Preparing a Shrunken Head by Takashi Atoda

September 26, 2011

There was a short delay between ringing the doorbell and hearing the footsteps, but before long a thick, rough voice replied from behind the door.

“Who is it?”

“Hello. It’s Tamura from the daily M. We spoke on the phone a while ago,” I replied.

As Dr Tanabe opened the door, I noticed the badly lit nature of the room within.

“I live alone you see,” he explained before guiding me to the reception room.

Primitive mannequins and spears, grotesque in nature, lined the display cabinets of the room, and furthest to the rear, a shrunken head hung within a glass case. Its face was bluish-white and its expression cold and disturbing.

“So this is the head in question then?” I asked.

“Indeed it is. And these are extremely difficult to get hold of.”

Dr Tanabe was a well-known explorer as well a somewhat hidden authority on ethnology. He was especially knowledgeable in South American customs and had just returned from a tour of the continent where he had been researching the mysterious techniques used to prepare shrunken heads.

I wasted no time in getting to the main point. “Are shrunken heads still being made now?” I asked.

“Well of course. They are closely linked to the religious beliefs of certain ethnic groups, so production is hardly likely to come to a halt.”

“But the preparation method is being kept a secret from outsiders?”

“That is correct. They rarely let anyone see the preparation process.”

“But you were able to see this during your recent trip?”

“Yes. But it took an incredibly long time to become close enough to the people concerned.”

“Could I ask you to explain it in detail for me?”

“Well it’s something I’ve put my whole life into,” said Dr Tanabe, laughing ironically. “There’s no way I would divulge the details publicly.”

“How about just a brief outline?”

“Ok. Well, you cut a hole into the back of the head and carefully remove the skin and bone, sew up the hole and boil with medicinal plants, then insert a fist sized stone into the middle and you’re done.”

“Is that all?”

“Yes that’s about it. But each stage of the process has a certain knack to it. It’s not that simple. I observed every stage of the process carefully and even brought back with me some medicinal plants.”

“What’s the most difficult part? Could I ask you to explain about that part in detail?”

Dr Tanabe stood up, handed me a drink and proceeded to explain. “First of all, it’s difficult to remove the skin without damaging the facial expression. Secondly, it’s difficult to mix the medicinal plants correctly. Also, it’s difficult to dry the head without destroying the lifelike facial expression. I’ve actually thought about making one myself but then the most difficult part is…”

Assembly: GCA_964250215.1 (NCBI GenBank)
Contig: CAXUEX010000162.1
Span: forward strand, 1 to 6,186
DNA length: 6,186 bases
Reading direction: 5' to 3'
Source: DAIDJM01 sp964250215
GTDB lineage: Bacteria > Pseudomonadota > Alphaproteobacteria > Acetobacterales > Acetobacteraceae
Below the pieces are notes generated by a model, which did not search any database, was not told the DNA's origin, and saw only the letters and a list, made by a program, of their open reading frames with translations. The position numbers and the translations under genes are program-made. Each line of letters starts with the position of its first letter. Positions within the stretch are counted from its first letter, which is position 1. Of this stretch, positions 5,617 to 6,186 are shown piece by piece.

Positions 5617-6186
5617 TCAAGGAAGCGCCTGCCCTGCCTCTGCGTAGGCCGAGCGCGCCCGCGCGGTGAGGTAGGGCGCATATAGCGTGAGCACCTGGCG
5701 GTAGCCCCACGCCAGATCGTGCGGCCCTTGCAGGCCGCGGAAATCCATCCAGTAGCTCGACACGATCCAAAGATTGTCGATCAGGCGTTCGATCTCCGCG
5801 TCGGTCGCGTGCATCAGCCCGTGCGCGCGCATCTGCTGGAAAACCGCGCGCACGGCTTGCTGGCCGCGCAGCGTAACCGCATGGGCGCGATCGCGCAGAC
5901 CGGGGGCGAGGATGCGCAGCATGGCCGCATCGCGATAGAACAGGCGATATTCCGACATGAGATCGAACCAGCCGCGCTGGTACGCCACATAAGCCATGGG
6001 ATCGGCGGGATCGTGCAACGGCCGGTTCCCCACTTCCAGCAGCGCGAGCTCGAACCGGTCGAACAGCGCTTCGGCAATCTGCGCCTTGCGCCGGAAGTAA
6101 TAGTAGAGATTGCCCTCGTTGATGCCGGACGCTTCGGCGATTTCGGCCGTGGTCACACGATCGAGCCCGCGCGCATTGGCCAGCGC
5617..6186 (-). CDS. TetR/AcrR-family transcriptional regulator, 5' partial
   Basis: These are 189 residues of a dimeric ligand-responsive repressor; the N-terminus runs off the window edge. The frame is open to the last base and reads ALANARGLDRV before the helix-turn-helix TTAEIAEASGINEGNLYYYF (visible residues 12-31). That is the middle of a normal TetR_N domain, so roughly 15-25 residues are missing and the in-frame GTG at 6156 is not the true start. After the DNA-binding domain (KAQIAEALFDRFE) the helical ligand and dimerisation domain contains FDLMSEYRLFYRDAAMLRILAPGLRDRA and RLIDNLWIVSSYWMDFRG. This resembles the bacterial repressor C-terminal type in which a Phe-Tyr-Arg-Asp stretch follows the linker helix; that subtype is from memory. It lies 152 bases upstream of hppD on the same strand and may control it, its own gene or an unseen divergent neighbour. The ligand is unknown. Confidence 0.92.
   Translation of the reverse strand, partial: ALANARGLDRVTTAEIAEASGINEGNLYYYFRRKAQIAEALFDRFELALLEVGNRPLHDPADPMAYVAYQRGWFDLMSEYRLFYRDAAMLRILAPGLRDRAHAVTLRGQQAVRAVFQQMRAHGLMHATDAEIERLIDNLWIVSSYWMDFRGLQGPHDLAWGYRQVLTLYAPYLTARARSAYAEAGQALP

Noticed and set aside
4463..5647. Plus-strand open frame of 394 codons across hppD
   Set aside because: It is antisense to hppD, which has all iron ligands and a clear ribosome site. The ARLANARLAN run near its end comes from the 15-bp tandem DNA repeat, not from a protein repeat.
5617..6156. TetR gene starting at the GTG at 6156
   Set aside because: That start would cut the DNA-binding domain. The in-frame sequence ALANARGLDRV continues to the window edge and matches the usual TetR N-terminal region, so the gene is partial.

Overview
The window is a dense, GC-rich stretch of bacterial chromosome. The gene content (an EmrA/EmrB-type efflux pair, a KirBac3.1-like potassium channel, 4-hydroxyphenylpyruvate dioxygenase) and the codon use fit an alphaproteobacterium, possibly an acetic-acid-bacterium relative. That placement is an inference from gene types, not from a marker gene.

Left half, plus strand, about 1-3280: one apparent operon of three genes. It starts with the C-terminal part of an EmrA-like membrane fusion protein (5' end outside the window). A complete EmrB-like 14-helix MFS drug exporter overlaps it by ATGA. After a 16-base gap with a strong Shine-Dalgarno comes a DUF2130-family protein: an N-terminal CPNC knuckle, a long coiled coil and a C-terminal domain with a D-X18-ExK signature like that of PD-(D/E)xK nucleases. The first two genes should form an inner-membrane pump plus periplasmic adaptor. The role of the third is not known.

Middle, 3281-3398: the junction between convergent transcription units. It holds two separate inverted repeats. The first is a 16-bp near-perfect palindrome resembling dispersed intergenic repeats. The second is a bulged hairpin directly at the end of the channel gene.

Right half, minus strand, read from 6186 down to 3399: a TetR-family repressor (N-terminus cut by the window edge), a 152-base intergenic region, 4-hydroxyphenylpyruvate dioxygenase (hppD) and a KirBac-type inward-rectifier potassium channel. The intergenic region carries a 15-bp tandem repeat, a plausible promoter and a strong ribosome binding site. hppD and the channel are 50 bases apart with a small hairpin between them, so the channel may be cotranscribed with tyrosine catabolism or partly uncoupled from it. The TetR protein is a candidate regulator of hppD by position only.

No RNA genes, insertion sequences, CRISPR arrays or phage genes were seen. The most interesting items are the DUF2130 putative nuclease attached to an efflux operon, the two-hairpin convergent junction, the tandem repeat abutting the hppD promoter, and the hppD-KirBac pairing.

Dr Tanabe stopped talking, before continuing his explanation slowly and clearly. I noticed the peculiar, bitter taste of the drink.

“Getting hold of the materials.”


5 Responses to “Preparing a Shrunken Head by Takashi Atoda”

  1. penultimate paragraph is very well translated, just the pause and the taste.

    i think this is missing the mounting tension that only a longer piece could maintain. we need more of a sense of the atmosphere of the place, the macabre intelligence of the doctor, and more of an increasing sense of something being very wrong.

    fortunately roald dahl has done that for us – see ‘the landlady’. bet you can get that online somewhere. real classic short story. have a look!

  2. nikzback Says:

    I have a feeling I read the landlady when I was a kid. I’ll have a mooch around.

    There was one story I read a while ago with that perfect mounting tension, but it was about 30 pages long so it was a bit much. Basically there’s a guy who’s convinced he’s the ancestor of Napoleon Bonaparte and another guy who is obsessed with anything Napoleon related. He has a Napoleon museum in Tokyo where he keeps articles, objects etc. The narrator knows them both and introduces then through a letter and the obsessed guy pays a visit to the museum guys house. What happens at the end is similar to this story, but it maintains a lot more atmosphere over the last few pages. You’re really itching to see what happens when they meet.

    I think there’s an English translation around somewhere. It’s called Napoleon Crazy.

  3. hypodemicnoodle Says:

    Yes, the ‘tension before two people meet’ can be great feeling : ) Although a bit different to that in the Landlady, about a mysterious old lady in a bed and breakfast and her only guest, which I think is closer in character to your story.

    The ‘pre meeting tension’ is actually common trope, isn’t it – off the top of my head – Luke Skywalker meeting Darth Vader (or any film with a ant- and protagonist confrontation, i.e. most thrillers, or a contest, e.g. the Rockys). Cf. loads of comics where characters with different superpowers or fighting skills are going to meet…

    Your example sounds tense because of the unique characters developed. I bet the most interesting cases are ones which in some way stand out from the others – Pacino and De Niro in Heat, their first scenes together after both had become major stars (I think); Paris, Texas (ever seen that)? Apocalypse Now because of the mystery of Brando, his character and the ambiguous relationship between him and Sheen.

  4. hypodemicnoodle Says:

    That’s a fucking gruesome picture by the way.

  5. nikzback Says:

    i had another look at apocalypse now. marlon brando is like jabba the huk in his little cave. is that the doors at the end there?

    the tension happens in real life too. simpson meets foster in brgs!?

    haven’t seen paris, texas, but i’ll have a look sometime.

    i’ve finished my japanese exam by the way (think i’ve past) so i’ve been studying french and researching the delta in my free time. i might start module one in the new year 🙂

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